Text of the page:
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NASA Robotics Science

NASA To Send a Humanoid Robot On Shuttle's Final Mission 119

Posted by timothy
from the why-can't-they-send-them-all dept.
coondoggie writes "Perhaps taking a page from a Star Wars script, NASA said today it will send its newest humanoid robot, known as Robonaut2, on board the space shuttle's final mission. R2 is capable of using the same tools as humans, letting it work closely with people in space."
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NASA To Send a Humanoid Robot On Shuttle's Final Mission

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  • Well... (Score:3, Interesting)

    by just_another_sean (919159) on Wednesday April 14, 2010 @12:52PM (#31847430) Homepage Journal

    As long as R2 can provide more power to the forward couplings I think things will work out just fine.

    This is a nice follow up to the earlier "Armstrong criticizes Obama" [slashdot.org] article. In case anyone missed
    ral's comment in that other article, Buzz Aldrin has a different take [slashdot.org] on Obama's new plan.

  • by jhumkey (711391) on Wednesday April 14, 2010 @01:00PM (#31847534) Journal
    How is it controlled? Via computer command? Via voice command? Via preprogrammed sequence? Via no command whatsoever (where its just a remote manipulator torso controlled directly by humans.) If it has innate skills, does it have vision systems to find a bolt, and a hole, and know how to use a wrench and install the bolt? Is there any task its programmed to complete independently? (Yes, I linked onto the NASA article too. . . no more real information there.) Gosh, wouldn't 10million children suddenly develop interest in robotics if they thought we really were close to an "R2-D2" like robot? No discussion of "Humanoid" vs "Practical configuration"? Can no one write a fulfilling article anymore? (Makes me want to go "blogger" and track down these answers . . . if I thought I could get paid to do so . . .) Its a shame that those that are paid to do so . . . don't.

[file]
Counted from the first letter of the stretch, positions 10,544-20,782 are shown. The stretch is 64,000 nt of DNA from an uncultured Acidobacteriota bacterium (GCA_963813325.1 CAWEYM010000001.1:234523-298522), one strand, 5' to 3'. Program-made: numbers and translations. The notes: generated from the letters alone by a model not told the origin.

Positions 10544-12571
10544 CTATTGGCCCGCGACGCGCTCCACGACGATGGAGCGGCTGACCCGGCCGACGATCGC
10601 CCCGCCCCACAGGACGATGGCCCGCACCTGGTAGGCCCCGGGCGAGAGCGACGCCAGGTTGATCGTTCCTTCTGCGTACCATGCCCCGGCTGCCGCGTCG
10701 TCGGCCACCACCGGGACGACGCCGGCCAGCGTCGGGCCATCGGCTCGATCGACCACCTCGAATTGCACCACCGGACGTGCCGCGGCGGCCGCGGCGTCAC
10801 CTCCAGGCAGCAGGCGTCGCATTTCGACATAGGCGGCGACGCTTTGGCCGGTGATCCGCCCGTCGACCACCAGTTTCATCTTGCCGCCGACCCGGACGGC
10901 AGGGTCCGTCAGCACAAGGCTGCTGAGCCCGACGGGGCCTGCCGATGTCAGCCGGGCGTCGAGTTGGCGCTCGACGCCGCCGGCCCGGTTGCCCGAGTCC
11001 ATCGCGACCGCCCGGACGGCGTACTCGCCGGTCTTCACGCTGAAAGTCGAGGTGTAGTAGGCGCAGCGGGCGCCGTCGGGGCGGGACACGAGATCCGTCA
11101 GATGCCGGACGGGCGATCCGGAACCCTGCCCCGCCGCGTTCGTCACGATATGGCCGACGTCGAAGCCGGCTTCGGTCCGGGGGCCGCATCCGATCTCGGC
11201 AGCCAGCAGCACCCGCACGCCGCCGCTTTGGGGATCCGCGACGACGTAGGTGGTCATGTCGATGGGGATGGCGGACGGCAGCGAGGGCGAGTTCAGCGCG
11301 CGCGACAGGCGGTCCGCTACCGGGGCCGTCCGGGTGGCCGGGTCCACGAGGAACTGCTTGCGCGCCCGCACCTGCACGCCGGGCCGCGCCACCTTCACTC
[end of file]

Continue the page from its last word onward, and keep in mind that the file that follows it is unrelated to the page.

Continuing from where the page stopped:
• Re:Why? Why? WHY? (Score:1, Interesting)

    by Anonymous Coward on Wednesday April 14, 2010 @01:20PM (#31847774)

    I think "optimized for the expected tasks" is the tricky bit. Since the space station and spacecraft are definitely designed for humans to work in, a human-shaped robot should be able to reach and manipulate all the important bits, even if the job that needs to be done was NOT expected. In fact, the unexpected (and therefore potentially more dangerous) tasks might be the best candidates for expendable robot workers to do.

    If you're advocating that we abandon manned spaceflight, I have to disagree. Unmanned missions are valuable, but I still think we need people in space.

  • Re:Why? Why? WHY? (Score:3, Interesting)

    by sznupi (719324) on Wednesday April 14, 2010 @01:29PM (#31847886) Homepage

    If a robot with humanoid torso (two cameras in its head, too) is controlled directly by human operator, it can give a rather nice immersion, "feel", situational awareness; I guess.

    Plus if the operator is inside the station, there's even not much of a problem with guerilla arm...

  • Re:Why? Why? WHY? (Score:3, Interesting)

    by Un pobre guey (593801) on Wednesday April 14, 2010 @01:57PM (#31848200) Homepage
    No, it doesn't. You will always need to design some amount of mission-specific equipment. In any case, most industrial robotic design today relies on generalizable platforms with diverse plug-in modules. This is a non-issue.

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